Friday, 29 April 2016

The Honour of the Drape

My Dad was a Ted, which was why I picked up this slim book from the sales stall at the local library (one of my main sources of books). I have a couple of photos of my Dad from 1956 (when he was 17-18). He didn’t have a great deal of cash and I suspect the longish jacket he’s wearing in the photo with my Mum was his own father’s, or something inherited at any rate. In a little passport-type photo he has a tie and something under his jacket, probably a cardigan rather than a waistcoat – an expedient adopted by less prosperous regional Teds. Incongruously he’s also wearing what seems to be a dufflecoat, which wasn’t part of the style, but there you go. Apparently older chaps would scathingly remark about Teds ‘a spell in the Army’d sort ’em out’ and that seems to be what happened to my Dad as a couple of years later after his National Service his quiff was a bit less obvious and he’d ditched ties for anything but very formal occasions. ‘We were Edwardians, that was where the name came from,’ he told me, so I knew that part of the story.

A couple of things struck me from the book. It’s written in a more committed way than one normally expects, certainly. Mr Ferris, the co-author, is very scathing about anyone who suggests social change in Britain got going in the 1960s rather than during his father’s youth in the ‘50s: ‘listen to their drivel for long enough and you end up believing it’. I recall my boss at the Royal Engineers Museum saying exactly the same thing. He remembered his time at St John’s College Cambridge: ‘some of us had come back from bloody Korea, and we were being told to wear silly little academic gowns and that we had to be back in by 11pm. We weren’t putting up with that.’

Mr Ferris also maintains that being a Ted wasn’t – isn’t, for those who still are Teds - mainly about music or about clothes but about ‘a way of living and thinking’. ‘That’s just the kind of thing a Goth would say’, remarked Ms Formerly Aldgate, echoing my first response exactly. It’s a sentiment that trips easily enough off the tongue or pen, but it strikes me as a fairly empty one. In the Goth context anyone who wanders into a Goth club on more than just a one-off basis – especially if not accompanied by a regular – is expected to join in, and joining in means at least wearing black – and I doubt Teds would be any different; possibly for them it would be all the more true as Goth lacks the aggressive working-class edge that Ted had. Its brand of rebellion is very different. For both, though, insisting outsiders do adopt the style, regardless of any statement that clothes and music aren’t the point, is about maintaining the safe subcultural space where questions don’t need to be asked nor explanations given, and perfectly understandable.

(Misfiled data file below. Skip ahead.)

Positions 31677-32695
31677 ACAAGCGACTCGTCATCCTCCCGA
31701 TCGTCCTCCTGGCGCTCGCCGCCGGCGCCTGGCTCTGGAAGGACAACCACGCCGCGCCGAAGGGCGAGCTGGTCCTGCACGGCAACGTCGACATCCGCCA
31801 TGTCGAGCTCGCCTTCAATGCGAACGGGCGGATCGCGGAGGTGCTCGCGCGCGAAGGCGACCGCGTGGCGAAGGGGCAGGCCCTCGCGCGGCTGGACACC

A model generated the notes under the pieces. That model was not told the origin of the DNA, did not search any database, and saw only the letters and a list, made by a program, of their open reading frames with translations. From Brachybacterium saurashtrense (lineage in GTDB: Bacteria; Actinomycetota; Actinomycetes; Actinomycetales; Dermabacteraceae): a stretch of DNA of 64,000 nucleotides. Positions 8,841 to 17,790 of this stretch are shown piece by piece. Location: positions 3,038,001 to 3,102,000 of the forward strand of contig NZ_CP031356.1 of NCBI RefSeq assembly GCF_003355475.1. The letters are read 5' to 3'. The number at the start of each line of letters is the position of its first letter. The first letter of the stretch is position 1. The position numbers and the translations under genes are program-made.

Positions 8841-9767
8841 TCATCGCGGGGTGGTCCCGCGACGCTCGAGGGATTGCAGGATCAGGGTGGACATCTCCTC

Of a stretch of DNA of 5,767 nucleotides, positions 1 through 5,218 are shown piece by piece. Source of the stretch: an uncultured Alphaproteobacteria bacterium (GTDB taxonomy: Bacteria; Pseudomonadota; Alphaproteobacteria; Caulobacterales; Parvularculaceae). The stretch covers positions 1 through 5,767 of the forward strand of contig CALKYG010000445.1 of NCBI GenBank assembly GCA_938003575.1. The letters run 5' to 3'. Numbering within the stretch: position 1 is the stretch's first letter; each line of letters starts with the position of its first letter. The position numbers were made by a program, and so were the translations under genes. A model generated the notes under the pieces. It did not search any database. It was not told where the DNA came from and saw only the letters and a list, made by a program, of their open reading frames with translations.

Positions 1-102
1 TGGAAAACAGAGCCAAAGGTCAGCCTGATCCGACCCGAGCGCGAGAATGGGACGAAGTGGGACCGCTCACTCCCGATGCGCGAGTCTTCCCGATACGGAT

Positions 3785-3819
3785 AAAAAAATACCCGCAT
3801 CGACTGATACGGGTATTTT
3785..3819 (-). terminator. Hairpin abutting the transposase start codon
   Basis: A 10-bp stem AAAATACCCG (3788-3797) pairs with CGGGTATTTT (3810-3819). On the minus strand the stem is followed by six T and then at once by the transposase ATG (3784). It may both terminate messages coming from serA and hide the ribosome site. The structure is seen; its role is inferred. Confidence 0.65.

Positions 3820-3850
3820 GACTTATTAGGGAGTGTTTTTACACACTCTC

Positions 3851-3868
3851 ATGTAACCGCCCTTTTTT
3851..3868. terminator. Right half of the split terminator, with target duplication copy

Mr Ferris, son of a Ted, who adopted the style in the mid-1970s, is an adamant champion of latter-day Teds and accordingly contemptuous of anyone who abandoned the style; but if there ever was a subcultural style that had its epochal moment from which the world then moved on, New Edwardianism was surely it. Born out of the marriage of an elitist British reaction against American culture with US zoot fashion, at a moment when media, economics and social change favoured it, the early-to-mid 1950s was its natural soil. Again, Goth differs from other subcultures because of its linkage into an artistic and literary tradition that stretches back centuries (millennia, you could argue), but the way it looks has changed at different moments over the decades: most Goths now, if you can find any at all, don’t look how they did in 1982. They were of their time too, and time moves on because society moves on (one of my favourite books, Robert Elms’s beautiful The Way We Wore, about his own journey through fashion from the 1960s to the 1990s, describes and expresses this truth to perfection). This is what makes essentialist analyses of subculture and narrow defensiveness about what they are and aren’t a bit daft. 

At one point Mr Ferris gives an account of the 1970s Teds who battled Punks on the streets of provincial towns: ‘rightly or wrongly’, he says – and it doesn’t take much insight to guess which side of that dichotomy he falls on – ‘they believed they were fighting for the honour of the drape’, the most ludicrous sentence I’ve read in a good long while. 

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